Matthew 21:26

ESV But if we say, ‘From man,’ we are afraid of the crowd, for they all hold that John was a prophet.”
NIV But if we say, 'Of human origin'--we are afraid of the people, for they all hold that John was a prophet.'
NASB But if we say, ‘From men,’ we fear the people; for they all regard John as a prophet.'
CSB But if we say, 'Of human origin,' we're afraid of the crowd, because everyone considers John to be a prophet."
NLT But if we say it was merely human, we’ll be mobbed because the people believe John was a prophet.'
KJV But if we shall say, Of men; we fear the people; for all hold John as a prophet.

What does Matthew 21:26 mean?

Jesus has agreed to answer a pointed question from a group of chief priests and elders on one condition: They must answer His question first. He has asked them whether the work of John the Baptist was from heaven or from man (Matthew 21:23–24). Their question, as posed, was legitimate. However, their motives were not: the men who challenged Christ were not sincerely seeing an answer, but an excuse to catch Jesus saying something that would make Him guilty of blasphemy.

With Jesus' counter-question, those hypocritical leaders are now stuck. If they say that John's baptism was from heaven, the obvious implication is that they're disobeying God. Of course, that's not what these priests and elders think, but here they admit they are afraid to tell the truth. John the Baptist was popular with the people. The crowds of Israelites who flocked to see John and be baptized by him believed the man was a legitimate prophet sent from God.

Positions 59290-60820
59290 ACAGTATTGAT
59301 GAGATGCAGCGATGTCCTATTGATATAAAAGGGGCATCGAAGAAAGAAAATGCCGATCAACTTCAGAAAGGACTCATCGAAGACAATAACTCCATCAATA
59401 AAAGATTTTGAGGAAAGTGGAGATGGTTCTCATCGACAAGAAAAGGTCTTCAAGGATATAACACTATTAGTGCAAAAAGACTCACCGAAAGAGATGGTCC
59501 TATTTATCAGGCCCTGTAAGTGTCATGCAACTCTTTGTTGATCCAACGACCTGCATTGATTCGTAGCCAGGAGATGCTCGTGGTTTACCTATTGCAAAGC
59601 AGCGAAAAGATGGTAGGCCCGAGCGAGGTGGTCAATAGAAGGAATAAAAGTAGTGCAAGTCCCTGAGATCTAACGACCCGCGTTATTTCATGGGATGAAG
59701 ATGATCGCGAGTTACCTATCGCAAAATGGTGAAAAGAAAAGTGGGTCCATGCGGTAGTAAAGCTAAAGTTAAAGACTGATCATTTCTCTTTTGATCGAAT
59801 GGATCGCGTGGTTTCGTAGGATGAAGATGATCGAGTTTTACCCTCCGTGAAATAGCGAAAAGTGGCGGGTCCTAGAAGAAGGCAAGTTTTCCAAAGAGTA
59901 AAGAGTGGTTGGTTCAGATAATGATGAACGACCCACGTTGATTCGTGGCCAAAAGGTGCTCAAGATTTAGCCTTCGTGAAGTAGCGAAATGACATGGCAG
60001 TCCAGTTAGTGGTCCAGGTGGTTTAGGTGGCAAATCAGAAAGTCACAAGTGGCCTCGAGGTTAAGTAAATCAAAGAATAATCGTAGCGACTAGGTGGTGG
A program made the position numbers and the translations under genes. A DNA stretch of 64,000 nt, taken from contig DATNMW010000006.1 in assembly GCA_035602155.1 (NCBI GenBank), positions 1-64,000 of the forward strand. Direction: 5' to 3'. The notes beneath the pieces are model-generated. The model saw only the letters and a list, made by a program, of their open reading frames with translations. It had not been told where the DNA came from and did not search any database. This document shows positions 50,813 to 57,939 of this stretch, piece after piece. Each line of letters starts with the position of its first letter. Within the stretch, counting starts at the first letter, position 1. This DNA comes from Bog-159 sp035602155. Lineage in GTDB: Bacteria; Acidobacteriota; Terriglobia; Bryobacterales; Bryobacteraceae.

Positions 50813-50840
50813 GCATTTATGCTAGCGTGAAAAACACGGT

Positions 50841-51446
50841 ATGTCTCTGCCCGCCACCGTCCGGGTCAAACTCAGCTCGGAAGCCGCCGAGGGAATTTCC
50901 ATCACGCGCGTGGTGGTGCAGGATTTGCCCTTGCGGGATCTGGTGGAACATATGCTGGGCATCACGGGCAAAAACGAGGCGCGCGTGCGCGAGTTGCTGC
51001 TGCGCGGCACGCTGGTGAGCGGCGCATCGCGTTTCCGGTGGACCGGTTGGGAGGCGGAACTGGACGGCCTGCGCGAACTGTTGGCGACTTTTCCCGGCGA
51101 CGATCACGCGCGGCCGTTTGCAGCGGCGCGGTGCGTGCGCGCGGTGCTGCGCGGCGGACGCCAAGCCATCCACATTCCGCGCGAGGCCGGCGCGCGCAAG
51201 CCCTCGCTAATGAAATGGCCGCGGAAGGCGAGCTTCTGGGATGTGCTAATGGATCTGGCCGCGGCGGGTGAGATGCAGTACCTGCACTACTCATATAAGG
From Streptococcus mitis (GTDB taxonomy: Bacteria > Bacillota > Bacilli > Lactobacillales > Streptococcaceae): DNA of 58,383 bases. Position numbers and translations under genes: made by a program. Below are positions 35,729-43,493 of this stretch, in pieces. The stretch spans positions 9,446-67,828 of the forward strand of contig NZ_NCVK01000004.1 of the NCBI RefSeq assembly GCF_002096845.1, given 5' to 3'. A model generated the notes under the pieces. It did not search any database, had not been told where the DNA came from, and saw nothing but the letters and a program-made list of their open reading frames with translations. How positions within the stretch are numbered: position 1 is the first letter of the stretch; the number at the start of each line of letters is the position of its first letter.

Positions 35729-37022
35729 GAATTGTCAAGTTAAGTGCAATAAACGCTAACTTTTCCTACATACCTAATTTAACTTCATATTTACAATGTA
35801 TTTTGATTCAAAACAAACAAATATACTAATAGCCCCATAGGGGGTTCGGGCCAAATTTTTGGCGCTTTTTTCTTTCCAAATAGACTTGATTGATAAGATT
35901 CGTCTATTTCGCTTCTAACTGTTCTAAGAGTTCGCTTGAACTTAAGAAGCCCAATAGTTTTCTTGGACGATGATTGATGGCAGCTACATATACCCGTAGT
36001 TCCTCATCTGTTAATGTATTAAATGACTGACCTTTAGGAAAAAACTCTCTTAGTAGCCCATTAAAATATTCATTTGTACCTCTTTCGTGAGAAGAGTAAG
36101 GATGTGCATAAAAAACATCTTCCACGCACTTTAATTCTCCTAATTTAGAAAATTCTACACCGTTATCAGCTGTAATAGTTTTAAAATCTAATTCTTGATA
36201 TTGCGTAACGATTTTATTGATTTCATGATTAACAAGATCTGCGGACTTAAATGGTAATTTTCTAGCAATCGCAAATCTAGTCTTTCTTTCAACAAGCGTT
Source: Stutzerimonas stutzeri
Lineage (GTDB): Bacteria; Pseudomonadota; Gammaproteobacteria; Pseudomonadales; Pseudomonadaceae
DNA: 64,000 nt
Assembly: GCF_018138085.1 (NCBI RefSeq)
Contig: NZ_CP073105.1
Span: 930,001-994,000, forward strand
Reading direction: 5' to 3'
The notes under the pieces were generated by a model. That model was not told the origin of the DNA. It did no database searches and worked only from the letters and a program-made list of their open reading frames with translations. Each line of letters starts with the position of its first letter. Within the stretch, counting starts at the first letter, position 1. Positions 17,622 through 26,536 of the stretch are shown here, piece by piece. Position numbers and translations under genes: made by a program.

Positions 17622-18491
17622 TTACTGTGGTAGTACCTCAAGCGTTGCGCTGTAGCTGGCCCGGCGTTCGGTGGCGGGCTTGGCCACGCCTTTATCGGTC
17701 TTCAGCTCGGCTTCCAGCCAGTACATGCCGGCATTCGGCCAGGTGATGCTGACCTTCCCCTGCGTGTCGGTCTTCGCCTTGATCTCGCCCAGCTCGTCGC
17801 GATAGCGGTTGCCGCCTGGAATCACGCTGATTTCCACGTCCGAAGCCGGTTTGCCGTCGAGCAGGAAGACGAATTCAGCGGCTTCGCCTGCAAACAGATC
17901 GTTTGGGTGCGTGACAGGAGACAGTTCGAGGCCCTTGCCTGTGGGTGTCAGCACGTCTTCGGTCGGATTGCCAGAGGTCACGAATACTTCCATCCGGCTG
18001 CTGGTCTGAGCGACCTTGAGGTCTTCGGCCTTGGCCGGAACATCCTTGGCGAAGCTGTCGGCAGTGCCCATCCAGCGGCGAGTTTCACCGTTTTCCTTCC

In admitting this, even to each other, these priests and elders will reveal just how dishonest and political they really are. Jesus knew this, of course, when He posed the question to them. In a way, His response was, in fact, an answer to their original challenge. If Israel's religious leaders had believed John was a true prophet from God, they would have believed his message about the Messiah, whom he identified as Jesus.

These men have an opportunity, of sorts, to at least demonstrate integrity. The honest answer—albeit the unpopular one—would be to say they thought John the Baptist was not from God. And yet, their first commitment is not to the truth but to their own security. It's the same reason they refuse to see that Jesus is the Messiah. Jesus has trapped them in this moment behind the wall of their own dishonesty and unbelief. Their public response will make this clear (Matthew 21:27).
What is the Gospel?
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